Sear and move is old school grilling, at least for me. It was the first trick all my grilling cookbooks mentioned – sear the steak over direct heat, then move it to an indirect heat part of the grill so it cooks through without burning.
As I said in yesterday’s Reverse Sear vs Sear and Move showdown, I prefer reverse searing nowadays…with a couple of exceptions, where sear and move is good enough.
First is: weeknight grilling. If I’m in a hurry to get dinner on the table, I’m going with sear and move. It takes half the time of a reverse sear.
The other exception is cooking for a crowd – especially one that wants a range of doneness, from Rare to Ruined Medium-well. That’s much easier to do with sear and move – sear all the steaks, move to indirect heat, put the thermometer in the one I want the most done, and pull steaks off the grill as my target temperatures pass.
My key piece of equipment is an instant read thermometer with a probe, like this one. The probe thermometer stays in the steak, and the unit stays outside the grill. No need to open the lid – I set the alarm, and it tells me when the steak is exactly where I want it. 125°F for medium rare, thank you very much.1
So, ready for an old school beef experience? Grab some thick cut New York Strip steaks, and let’s get grilling.
Recipe: Grilled Thick Cut New York Strip Steaks, Sear and Move Style
Grilled Thick Cut New York Strip Steaks, Sear and Move Style
- Grill (My trusty Weber Kettle)
- Thermometer (A probe thermometer is best for this, but an instant read will work, too.)
- 2 Thick Cut New York Strip Steaks (2 inches thick, about 12 ounces per steak)
- 2 teaspoons kosher salt
- 1 teaspoon fresh ground black pepper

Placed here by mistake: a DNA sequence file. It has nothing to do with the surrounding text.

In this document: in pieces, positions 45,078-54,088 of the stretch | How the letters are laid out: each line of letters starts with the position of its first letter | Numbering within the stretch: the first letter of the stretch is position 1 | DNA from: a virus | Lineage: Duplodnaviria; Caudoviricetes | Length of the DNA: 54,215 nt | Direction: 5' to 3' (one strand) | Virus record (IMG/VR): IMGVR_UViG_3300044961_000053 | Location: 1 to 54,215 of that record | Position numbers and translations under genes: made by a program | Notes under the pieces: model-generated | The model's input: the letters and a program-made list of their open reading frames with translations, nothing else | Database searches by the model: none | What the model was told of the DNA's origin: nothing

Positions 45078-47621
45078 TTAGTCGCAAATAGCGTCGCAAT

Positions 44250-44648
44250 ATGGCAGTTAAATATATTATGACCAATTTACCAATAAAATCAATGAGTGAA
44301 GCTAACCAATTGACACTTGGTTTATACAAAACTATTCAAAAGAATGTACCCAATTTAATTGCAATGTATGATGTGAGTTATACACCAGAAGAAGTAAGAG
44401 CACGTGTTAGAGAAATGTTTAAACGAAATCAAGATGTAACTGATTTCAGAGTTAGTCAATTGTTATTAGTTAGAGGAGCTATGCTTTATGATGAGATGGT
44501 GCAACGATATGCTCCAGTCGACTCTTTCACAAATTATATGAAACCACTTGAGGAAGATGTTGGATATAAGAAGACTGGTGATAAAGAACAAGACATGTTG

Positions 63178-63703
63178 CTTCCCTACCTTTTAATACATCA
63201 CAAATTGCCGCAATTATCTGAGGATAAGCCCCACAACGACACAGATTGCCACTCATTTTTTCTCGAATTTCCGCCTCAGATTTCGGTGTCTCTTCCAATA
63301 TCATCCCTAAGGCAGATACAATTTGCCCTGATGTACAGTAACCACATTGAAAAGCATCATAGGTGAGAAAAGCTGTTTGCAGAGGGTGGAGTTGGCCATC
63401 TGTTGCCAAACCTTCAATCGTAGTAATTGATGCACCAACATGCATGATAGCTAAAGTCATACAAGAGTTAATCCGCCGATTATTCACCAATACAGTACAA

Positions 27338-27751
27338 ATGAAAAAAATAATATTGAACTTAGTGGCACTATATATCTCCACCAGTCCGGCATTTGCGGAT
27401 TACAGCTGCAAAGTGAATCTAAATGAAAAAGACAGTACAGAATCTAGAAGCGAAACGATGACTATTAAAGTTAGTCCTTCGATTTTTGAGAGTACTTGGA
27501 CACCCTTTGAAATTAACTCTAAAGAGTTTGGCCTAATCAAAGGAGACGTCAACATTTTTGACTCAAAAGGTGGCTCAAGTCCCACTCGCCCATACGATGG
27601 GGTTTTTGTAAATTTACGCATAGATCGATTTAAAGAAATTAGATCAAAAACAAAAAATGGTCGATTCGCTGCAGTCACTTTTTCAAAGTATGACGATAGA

1. Season the steaks
One hour before cooking, generously sprinkle the steaks with salt and pepper. Let the steaks rest at room temperature until cooking. (If you don’t have the time to salt ahead, that’s OK – salt them right before putting them on the grill.)
2. Set the grill for indirect high heat
Set the grill up for indirect high heat; half the grill with direct high heat, and the other half with no heat. On my Weber kettle I light a full chimney starter of charcoal, wait for it to be mostly covered with gray ash, then pour it in a tight pile over half the grill, two to three coals deep. (Or, I pour it into my charcoal baskets and arrange them as shown in the picture.) Then I put the grate on the grill and brush it clean.
3. Sear the steaks
Put the steaks on the grill directly over the coals. Sear the steaks, flipping every minute or two, until they are browned and crusty on both sides, about 6 minutes. (If you are cooking on a gas grill, rotate the steaks 90 degrees after the second flip to get a diamond crosshatch pattern on the steaks. This doesn’t matter as much with a charcoal grill – charcoal will brown the steaks regardless of the grate direction.)
4. Move the steaks and finish with the lid closed
Move the steaks to the indirect heat side of the grill, away from the fire. Close the lid and cook the steaks until they reach an internal temperature of 125°F for medium-rare, about 10 minutes. (For Rare, cook to 115°F internal, about 7 minutes; for Medium, cook to 135°F, about 13 minutes.)
Remove the steaks from the grill, let them rest for ten minutes, then serve.
- A thick cut New York Strip is a lot of beef. Unless I’m serving the heartiest of eaters, I cut the steak crosswise into two serving pieces.
- Thanks again to Certified Angus Beef for providing these gorgeous New York Strip steaks, and inspiring this post.
What do you think?
Questions? Other ideas? Leave them in the comments section below.
The Best Grilled Steak: Reverse Sear or Sear and Move?
[Coming Tomorrow:] Grilled Thick Cut New York Strip Steaks, Reverse Sear Style
Cedar Plank Grilled Ribeye with Peppers and Onions
Grilled Tomahawk Steak – Long Bone Ribeye, Reverse Seared
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